My research centers on the politics of digital media and culture. While my objects of analysis tend toward the popular and contemporary, I situate them within lengthier conceptual, theoretical and cultural histories.
The driving philosophy behind my research is that it should provide a critical examination of the contemporary world. This means that it must place at its center the powerful structures and forces in which social life is embedded: capitalism, gender, race, nation. I am especially interested in the history of these categories, how they have unfolded through a dialectical relationship with the manifold social forces which inevitably arise to contest them, extending to the highly mediated societies of today.
Historical struggles form the terrain of today’s digital world, and only an approach alive to power and resistance, can grasp digital culture in all its complexity. My overall research agenda is to construct a critical theory of the digital world and cultural production from the perspective of social antagonism and struggle.
I place my work among critical and interdisciplinary bodies of scholarship: critical media studies, cultural studies, science and technology studies and the digital humanities. I pull from a variety of methodological approaches: textual analysis, political economy of media, digital archival research, and ethnography (online and in meatspace).
I’ve conducted a few larger projects. For my master’s thesis, I conducted a historical and ethnographic investigation into Detroit’s ghettotech scene, to explore issues of racial representation, local media ecologies and emerging digital methods of cultural production, distribution and consumption. My doctoral dissertation, which I published as a book, is a theorization of media piracy, contextualized within the restructuring of labor and social organization during the neoliberal period and the rise of digital networks.
I’m also completing a book for Verso on popular resistance to machines. I take inspiration from the infamous Luddite rebellions of the early 19th Century. While these outbursts of machine-breaking are often portrayed as politically retrograde actions against progress, I attempt to reconcile them with Marxist theorizations of class struggle. From there, I trace a Luddite thread of activity within workers’ movements, as well as a heretical strain of Luddite Marxism, which I argue can theorize emerging resistance to contemporary digital capitalism.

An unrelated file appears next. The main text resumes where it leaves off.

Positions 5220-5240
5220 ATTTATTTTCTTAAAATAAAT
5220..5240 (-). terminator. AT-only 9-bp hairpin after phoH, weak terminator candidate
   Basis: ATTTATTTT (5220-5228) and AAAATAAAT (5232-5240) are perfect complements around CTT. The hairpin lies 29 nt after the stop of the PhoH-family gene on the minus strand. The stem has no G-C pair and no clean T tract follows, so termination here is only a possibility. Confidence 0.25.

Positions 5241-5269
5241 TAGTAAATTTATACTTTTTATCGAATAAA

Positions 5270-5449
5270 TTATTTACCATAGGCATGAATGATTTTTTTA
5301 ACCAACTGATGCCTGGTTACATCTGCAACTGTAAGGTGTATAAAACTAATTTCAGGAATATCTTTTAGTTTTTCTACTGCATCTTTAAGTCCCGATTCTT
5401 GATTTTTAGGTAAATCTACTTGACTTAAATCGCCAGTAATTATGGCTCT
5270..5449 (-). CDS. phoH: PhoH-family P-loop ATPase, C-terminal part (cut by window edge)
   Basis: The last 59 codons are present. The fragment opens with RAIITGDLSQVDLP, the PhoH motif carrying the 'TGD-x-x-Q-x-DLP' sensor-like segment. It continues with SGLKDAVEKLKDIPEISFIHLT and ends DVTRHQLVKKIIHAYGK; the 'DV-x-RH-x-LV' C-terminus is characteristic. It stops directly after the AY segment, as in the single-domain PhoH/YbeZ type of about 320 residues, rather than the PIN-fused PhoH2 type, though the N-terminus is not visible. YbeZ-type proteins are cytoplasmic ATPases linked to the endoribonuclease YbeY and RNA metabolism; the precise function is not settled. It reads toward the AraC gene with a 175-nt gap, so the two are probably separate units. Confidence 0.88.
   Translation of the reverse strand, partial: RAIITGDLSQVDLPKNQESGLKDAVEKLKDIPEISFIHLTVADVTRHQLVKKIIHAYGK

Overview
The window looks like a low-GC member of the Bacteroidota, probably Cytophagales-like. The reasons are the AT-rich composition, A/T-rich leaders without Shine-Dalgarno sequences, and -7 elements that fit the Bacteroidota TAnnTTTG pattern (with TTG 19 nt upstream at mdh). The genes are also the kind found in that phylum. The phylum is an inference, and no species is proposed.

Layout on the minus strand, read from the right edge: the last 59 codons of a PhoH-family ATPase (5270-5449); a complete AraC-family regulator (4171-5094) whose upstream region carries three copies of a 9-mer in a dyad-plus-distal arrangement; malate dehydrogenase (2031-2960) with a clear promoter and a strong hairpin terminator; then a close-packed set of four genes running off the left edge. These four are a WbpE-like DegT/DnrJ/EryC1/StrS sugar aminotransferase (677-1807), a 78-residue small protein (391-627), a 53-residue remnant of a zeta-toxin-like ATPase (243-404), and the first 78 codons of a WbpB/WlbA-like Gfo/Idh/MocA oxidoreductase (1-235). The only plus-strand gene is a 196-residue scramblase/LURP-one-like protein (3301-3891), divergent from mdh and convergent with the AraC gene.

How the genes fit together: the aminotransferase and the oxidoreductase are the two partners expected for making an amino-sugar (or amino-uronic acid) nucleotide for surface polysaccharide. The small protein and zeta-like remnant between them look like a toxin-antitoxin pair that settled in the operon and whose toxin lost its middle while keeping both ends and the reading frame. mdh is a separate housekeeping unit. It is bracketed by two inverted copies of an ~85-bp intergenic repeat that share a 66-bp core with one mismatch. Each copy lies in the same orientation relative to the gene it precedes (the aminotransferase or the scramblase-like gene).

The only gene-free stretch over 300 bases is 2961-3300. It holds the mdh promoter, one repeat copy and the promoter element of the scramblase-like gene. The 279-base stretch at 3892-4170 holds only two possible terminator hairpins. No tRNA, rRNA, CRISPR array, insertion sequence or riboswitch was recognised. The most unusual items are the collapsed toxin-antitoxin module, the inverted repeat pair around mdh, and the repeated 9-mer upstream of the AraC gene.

What follows is my academic publication record.
2020. Luddism. Verso (forthcoming).
2018. “Digital Proudhonism,” boundary2.
2016. “Piracy as Labor Struggle,” tripleC: Communication, Capitalism & Critique.
2013. “Culture, Technology and Hyper-Industrial Capitalism” (co-authored with Tai Neilson, Lisa Daily, and David Rheams). Reviews in Cultural Theory 4.1.
2012. “Be the Street: On Radical Ethnography and Cultural Studies.” Viewpoint Magazine, Issue 2.
2012. “The Hipster Labor of Conspicuous Leisure,” Politics and Culture.
2012. Entries for “Detroit Ghettotech,” “Miami Bass,” “Baltimore Club.” New Grove Dictionary of American Music, Oxford UP.
The book review essay is one of my favorite literary genres, and I’ve made my own contributions, published in political magazines and academic journals.
Bastani, Aaron. Fully Automated Luxury Communism. Verso, 2019. Reviewed in Commune Magazine.
Sauter, Molly. The Coming Swarm: DDOS Actions, Hacktivism, and Civil Disobedience on the Internet. Bloomsbury, 2014. Reviewed in boundary 2.
Coleman, Gabriella. Hacker, Hoaxer, Whistleblower, Spy: The Many Faces of Anonymous. Verso, 2014. Reviewed in boundary 2.
Ball, Jared. I Mix What I Like!: A Mixtape Manifesto. AK Press, 2011. Reviewed in Viewpoint Magazine.
Drott, Eric. Music and the Elusive Revolution: Cultural Politics and Political Culture in France, 1968-1981. U of California Press, 2011. Reviewed in Journal of Popular Music and Society.
Madrid, Alejandro L. Nor-tec Rifa! Electronic Dance Music From Tijuana to the World. Oxford UP, 2008. Reviewed in Current Musicology.